December 27, 2007


A Field Guide to High School. By Marissa Walsh. Delacorte Press. $15.99.

The Fabled Fourth Graders of Aesop Elementary School. By Candace Fleming. Schwartz & Wade. $15.99.

Bullyville. By Francine Prose. HarperTeen. $16.99.

      There are so many major life events for which there is no guidebook. Every parent, for example, would love to have one for child-rearing – but none of the professed guides to this or that aspect of the parenting adventure combines real-world intelligence with the sort of what-the-heck sense of humor that parents must have to survive and prosper. And then there’s high school. Wow, does that need a guidebook. And now, Marissa Walsh be praised, it has one, and it’s hilarious. Okay, it’s not intended as a guide for every high-school student to follow; and it’s a novel, not a nonfictional book about how to handle this or that situation; but there’s enough truth and enough amusement in A Field Guide to High School so that freshmen really ought to read it before ninth grade – and eventually pass it along to their younger siblings. That’s part of the idea of the book, in fact: older sister Claire, super-popular high-school star and valedictorian, is graduating, and has put a lot of what she has learned (in class and out) into a guide for younger sister Andie, who is just about to start ninth grade. Claire is a great guide. In a section on social life called “Gilled Mushrooms Causing Sweating, Tears, and Salivation,” for example, she informs Andie, “Most likely you will not want to date one of the boys in your ninth-grade class. There will be fewer than five who are acceptable. And of those five, one will be ‘going out’ with someone seriously, one will be a player, and the other three will not know their asses (or yours) from their elbows. You will have a crush on a senior, as will most of the other ninth-grade girls. There will only be one who is crush-worthy and everyone will covet him, and he will only date a fellow senior.” Multiply these insights by, oh, a couple of hundred or so – involving classes, teachers, driving, the building, mean girls, and even a list of books (real books) that entering freshmen ought to try reading – and you have a short, easy-to-read guide that is packed with enough fun and, yes, wisdom so that any eighth-grader ought to pick up a copy.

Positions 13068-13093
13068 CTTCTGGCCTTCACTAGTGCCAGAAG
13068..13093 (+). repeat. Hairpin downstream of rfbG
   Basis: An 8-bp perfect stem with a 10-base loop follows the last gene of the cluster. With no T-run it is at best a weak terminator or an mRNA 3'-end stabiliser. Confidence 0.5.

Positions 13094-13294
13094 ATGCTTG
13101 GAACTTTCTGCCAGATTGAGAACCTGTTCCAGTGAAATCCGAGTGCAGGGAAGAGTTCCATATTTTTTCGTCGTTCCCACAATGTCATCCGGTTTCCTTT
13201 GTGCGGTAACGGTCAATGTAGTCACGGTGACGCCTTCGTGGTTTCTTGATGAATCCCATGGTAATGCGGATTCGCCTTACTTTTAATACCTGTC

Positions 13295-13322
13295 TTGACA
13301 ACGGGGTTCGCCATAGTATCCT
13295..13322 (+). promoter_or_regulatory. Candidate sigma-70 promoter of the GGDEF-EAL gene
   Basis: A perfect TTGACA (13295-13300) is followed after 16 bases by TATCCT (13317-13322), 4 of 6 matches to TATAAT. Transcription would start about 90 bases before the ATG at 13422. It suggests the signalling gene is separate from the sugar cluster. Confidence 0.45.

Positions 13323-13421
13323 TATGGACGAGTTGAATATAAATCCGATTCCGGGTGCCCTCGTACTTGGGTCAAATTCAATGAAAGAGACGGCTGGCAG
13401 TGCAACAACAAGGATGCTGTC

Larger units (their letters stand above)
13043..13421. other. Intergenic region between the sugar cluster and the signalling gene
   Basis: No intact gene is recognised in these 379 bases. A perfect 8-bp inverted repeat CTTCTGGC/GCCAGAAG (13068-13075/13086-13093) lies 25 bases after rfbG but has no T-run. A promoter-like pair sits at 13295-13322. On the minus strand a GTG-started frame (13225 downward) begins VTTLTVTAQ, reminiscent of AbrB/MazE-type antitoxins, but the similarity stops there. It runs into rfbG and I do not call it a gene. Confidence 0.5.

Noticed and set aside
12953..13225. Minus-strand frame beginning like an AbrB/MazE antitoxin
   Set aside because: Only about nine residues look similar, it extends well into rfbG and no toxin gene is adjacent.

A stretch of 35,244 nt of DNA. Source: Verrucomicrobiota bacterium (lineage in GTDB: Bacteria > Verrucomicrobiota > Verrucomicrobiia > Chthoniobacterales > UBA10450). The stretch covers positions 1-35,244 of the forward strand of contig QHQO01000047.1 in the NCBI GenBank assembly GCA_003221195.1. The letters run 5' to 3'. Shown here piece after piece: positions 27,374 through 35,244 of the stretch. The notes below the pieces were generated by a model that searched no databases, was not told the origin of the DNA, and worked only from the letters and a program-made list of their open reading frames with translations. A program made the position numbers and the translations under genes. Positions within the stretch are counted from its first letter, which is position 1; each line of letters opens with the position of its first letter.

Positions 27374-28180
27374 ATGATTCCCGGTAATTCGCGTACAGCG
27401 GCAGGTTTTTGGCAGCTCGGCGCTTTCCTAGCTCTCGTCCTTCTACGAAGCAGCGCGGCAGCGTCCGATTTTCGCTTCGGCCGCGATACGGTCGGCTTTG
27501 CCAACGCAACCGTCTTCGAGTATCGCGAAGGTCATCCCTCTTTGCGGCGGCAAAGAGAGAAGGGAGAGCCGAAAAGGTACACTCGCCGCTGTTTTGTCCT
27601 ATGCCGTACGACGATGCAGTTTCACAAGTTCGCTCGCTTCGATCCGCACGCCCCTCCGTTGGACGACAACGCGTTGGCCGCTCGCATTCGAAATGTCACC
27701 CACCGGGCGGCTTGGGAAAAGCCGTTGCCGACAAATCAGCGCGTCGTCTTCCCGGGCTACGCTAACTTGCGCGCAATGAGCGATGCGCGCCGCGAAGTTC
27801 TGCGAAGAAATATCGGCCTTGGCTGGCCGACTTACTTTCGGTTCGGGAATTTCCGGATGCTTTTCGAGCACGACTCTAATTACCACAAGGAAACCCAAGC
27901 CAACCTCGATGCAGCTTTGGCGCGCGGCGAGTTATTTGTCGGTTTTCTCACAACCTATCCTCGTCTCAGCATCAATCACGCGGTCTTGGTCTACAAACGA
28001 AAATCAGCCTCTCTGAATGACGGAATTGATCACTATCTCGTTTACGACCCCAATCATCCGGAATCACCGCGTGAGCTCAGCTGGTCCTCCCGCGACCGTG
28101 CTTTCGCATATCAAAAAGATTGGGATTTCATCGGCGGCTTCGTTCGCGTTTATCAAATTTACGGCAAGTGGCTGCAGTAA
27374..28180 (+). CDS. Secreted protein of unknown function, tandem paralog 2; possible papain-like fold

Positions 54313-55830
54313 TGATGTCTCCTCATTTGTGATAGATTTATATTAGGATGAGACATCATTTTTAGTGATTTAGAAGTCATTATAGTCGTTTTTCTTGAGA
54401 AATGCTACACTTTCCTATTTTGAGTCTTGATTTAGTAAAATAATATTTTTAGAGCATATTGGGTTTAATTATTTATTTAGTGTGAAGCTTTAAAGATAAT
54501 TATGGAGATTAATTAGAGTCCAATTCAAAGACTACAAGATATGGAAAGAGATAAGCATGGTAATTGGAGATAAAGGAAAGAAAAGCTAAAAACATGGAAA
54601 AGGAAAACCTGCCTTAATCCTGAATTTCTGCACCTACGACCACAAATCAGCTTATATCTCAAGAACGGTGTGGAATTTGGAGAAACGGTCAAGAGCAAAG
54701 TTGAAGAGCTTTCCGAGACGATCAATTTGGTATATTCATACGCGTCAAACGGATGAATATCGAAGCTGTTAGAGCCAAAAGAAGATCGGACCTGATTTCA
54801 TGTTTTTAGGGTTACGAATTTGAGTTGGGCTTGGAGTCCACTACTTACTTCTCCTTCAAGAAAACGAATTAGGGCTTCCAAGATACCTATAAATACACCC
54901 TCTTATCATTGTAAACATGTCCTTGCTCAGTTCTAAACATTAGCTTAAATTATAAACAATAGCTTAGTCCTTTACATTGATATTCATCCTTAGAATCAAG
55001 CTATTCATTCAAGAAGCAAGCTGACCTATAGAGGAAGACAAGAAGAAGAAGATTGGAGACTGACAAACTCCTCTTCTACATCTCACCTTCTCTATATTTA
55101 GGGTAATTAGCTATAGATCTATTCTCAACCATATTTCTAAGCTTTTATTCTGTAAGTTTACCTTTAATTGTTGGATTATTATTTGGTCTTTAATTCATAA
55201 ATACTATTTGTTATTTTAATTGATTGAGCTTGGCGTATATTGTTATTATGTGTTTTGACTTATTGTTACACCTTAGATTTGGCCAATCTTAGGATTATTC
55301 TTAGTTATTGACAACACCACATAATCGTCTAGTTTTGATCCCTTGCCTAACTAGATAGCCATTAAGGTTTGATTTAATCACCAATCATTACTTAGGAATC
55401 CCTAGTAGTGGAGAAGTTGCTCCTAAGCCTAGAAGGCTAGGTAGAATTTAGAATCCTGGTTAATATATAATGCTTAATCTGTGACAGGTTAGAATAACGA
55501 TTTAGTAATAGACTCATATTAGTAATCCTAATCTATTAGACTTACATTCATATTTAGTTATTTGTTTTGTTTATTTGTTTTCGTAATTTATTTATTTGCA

There’s wisdom in The Fabled Fourth Graders of Aesop Elementary School, too, but it’s a somewhat more self-conscious book than Walsh’s and therefore gets a (+++) rating. Aimed at younger readers – fourth-graders, more or less – it’s intended as a modern version of Aesop’s Fables, with Candace Fleming using the occurrences of today to teach lessons that are intended as timeless. There are 23 short chapters in the book, with such titles as “The Boy Who Cried Lunch Monitor,” “The Bad, the Beautiful, and the Stinky,” and “The Problem with Being Ernest.” And each chapter ends with a true Aesopian moral: “He laughs best who laughs last,” “It is wise to prepare today for the wants of tomorrow,” “One good turn deserves another,” and so on. The approach is clever, but the connections between the stories and the morals are sometimes strained, and the format seems to control the narration, making the whole book seem artificial rather than upbeat and lively. Some of the goings-on are amusing, but some of the humor may be even too juvenile for fourth-graders: “What type of birds are found in Portugal? Portu-geese.” Moral: Sometimes there’s less fun than meets the eye.

      There is no fun at all in Bullyville, which gets a (+++) rating for ages 12 and above. Francine Prose lays on the angst thickly in this book. Bart, the narrator, lost his father in the collapse of one of the Twin Towers on September 11, 2001; and at Baileywell Preparatory Academy – the Bullyville of the title – things get even worse. This is a school where everyone bullies or is bullied, and Bart gets his very own master tormentor in the person of Tyro Bergen, the sort of young sadist who makes you understand why Bart remembers reading books about Nazi concentration camps. The evil culture of the school makes no impression on Bart’s mother, who seems incapable of seeing anything she does not want to see (her willful blindness – or perhaps unremitting dimness – is a flaw in the novel). Bart comes to realize that he himself has impulses to be a bully; he also realizes that his way of getting even with Tyro doesn’t work; and he ends up making a connection with Tyro’s family in a touching and wholly unexpected way – but one that does absolutely nothing for the relationship between him and Tyro. There are powerful scenes in Bullyville, but the book is too preachy and feels too manipulative to have the sort of staying power that Prose surely wants it to have. It has little to teach about bullying in general, and its specifics are too carefully engineered to be fully credible even in a work of fiction.

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